State Trade Fact Sheets

Highlights

  • Over 8 million U.S. jobs depend on trade and investment with Canada
  • Canada is the top export destination for 34 states *
  • Canada is the number one supplier of crude oil, refined petroleum products, natural gas, and electricity to the U.S. as well as a leading supplier of uranium
  • 400,000 people cross the Canada–U.S. border daily

Cross border trade sustains our global competitiveness

The United States and Canada benefit from the world’s largest trading relationship. Deeply integrated supply chains connect trade partners on either side of the border in industries such as automotive manufacturing, aerospace and construction machinery. These supply chains support hundreds of thousands of jobs and strengthen local communities throughout our two countries. With nearly $36.2 billion in two-way trade, motor vehicle parts is the largest U.S.–Canada supply chain network, supporting jobs in multiple states across the country.

About 30% of total U.S.–Canada trade — more than $127 billion worth — crosses the Windsor–Detroit international trade corridor. In April 2013, the U.S. State Department issued a Presidential Permit for the construction of a new bridge linking Detroit and Windsor. Over 8,000 trucks cross the current bridge each day. The New International Trade Crossing will facilitate the movement of people and goods, reduce delays and the significant costs associated with them. It will create thousands of construction jobs and long-term employment opportunities on both sides of the border. This new bridge will promote efficiencies in the just-in-time inventory systems of automotive and other supply chains operating across the border. These integrated supply chains enhance productivity and increase our global competitiveness.

Perimeter Security and Economic Competitiveness

In 2011, President Obama and Prime Minister Harper released the Beyond the Border and Regulatory Cooperation Council Action Plans. Together, these initiatives seek to deepen our partnership and enhance our mutual security, prosperity and economic competitiveness while respecting each other’s sovereignty and privacy regimes.

Under the Beyond the Border plan, Canada and the U.S. have adopted a perimeter approach. There has been significant progress to date under each of the four areas of focus: addressing threats early, facilitating trade, economic jobs and growth; cross-border law enforcement; and critical infrastructure and cybersecurity.

Notable progress includes developing a harmonized approach to the screening of inbound cargo (‘cleared once, accepted twice’), improving member benefits of the NEXUS trusted traveler program, deploying regular joint maritime law-enforcement patrols through the Shiprider program, as well as creating measures to build disaster resilience.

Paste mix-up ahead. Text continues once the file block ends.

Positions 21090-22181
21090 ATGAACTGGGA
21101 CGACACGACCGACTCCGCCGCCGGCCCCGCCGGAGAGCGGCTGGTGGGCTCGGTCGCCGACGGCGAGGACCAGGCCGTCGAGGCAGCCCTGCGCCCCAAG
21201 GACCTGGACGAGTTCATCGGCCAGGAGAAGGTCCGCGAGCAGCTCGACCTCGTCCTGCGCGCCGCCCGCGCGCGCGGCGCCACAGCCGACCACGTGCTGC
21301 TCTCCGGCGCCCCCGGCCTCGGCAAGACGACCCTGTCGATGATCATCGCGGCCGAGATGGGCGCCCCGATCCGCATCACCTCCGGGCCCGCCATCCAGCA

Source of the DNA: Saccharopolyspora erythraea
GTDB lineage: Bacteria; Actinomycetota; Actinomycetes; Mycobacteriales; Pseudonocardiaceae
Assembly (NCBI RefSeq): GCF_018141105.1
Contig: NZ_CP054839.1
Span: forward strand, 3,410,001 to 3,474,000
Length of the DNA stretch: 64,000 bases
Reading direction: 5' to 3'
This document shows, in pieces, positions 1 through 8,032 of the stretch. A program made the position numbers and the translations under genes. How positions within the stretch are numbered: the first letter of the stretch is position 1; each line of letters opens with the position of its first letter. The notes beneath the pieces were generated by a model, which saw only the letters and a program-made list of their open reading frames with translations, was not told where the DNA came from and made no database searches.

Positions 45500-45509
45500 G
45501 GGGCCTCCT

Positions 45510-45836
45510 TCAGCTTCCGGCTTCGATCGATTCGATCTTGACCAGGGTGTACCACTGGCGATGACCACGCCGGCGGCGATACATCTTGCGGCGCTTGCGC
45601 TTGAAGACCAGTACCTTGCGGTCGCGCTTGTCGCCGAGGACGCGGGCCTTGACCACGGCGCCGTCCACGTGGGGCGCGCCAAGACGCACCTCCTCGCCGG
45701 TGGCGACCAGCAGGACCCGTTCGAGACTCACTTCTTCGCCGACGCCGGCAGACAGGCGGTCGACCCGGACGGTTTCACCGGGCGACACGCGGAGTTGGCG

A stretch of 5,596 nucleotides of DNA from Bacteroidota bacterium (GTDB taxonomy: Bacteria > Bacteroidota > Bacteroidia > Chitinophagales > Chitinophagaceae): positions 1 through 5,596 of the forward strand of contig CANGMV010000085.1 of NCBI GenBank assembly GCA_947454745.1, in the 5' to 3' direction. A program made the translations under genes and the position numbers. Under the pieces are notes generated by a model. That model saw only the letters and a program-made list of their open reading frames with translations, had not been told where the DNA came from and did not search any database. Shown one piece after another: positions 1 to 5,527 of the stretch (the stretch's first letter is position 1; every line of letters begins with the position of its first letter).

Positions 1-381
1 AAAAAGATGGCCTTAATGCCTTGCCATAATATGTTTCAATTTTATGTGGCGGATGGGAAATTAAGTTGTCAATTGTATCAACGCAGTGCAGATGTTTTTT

The goal of the Canada–U.S. Regulatory Cooperation Council (RCC) is to better align our regulatory systems in order to reduce costs to manufacturers, retailers and consumers, and boost North American trade and competitiveness. Working groups are making progress on sectors including agriculture and food, transportation, environment and health and personal care products are well advanced in implementing detailed work plans. Work is wide-ranging, and includes pilot projects, collaborations, harmonized testing procedures and joint standards.

These initiatives represent an opportunity for increased regulatory cooperation over the longer-term. Currently, the Canadian and U.S. RCC members are placing increasing focus on how to secure alignment into the future, and build a closer, mutually-beneficial relationship between our regulators, beyond the 29 initiatives included in the initial Action Plan.

Where do you get all that energy?

  • Canada is the United States’ largest and most secure supplier of oil, natural gas, electricity and a leading supplier of uranium
  • In 2009, Canada and the U.S. established the Clean Energy Dialogue to strengthen bilateral collaboration on clean energy technologies and seeks solutions for reducing greenhouse gas emissions
  • 90% of Canada’s energy exports go to the U.S.

Petroleum

  • Canadian oil exports to the U.S. totaled $76.3 billion
  • Canada supplies nearly 32% of all U.S. crude oil imports

Electricity

  • The U.S. and Canada share an integrated electricity grid and supply almost all of each other’s electricity
  • Canada exported $2.3 billion worth of electricity to the U.S.

Natural gas

  • Canada supplies 11% of the natural gas consumed in the U.S.
  • Canada exported $11.8 billion in natural gas to the U.S.
  • U.S.–Canada natural gas trade totaled $16.4 billion

Sources: Canada and the United States Energy Relations. Industry Canada. Statistics Canada, U.S. Census Bureau. U.S. Energy Information Administration, Energy Market Fact Book 2013-14.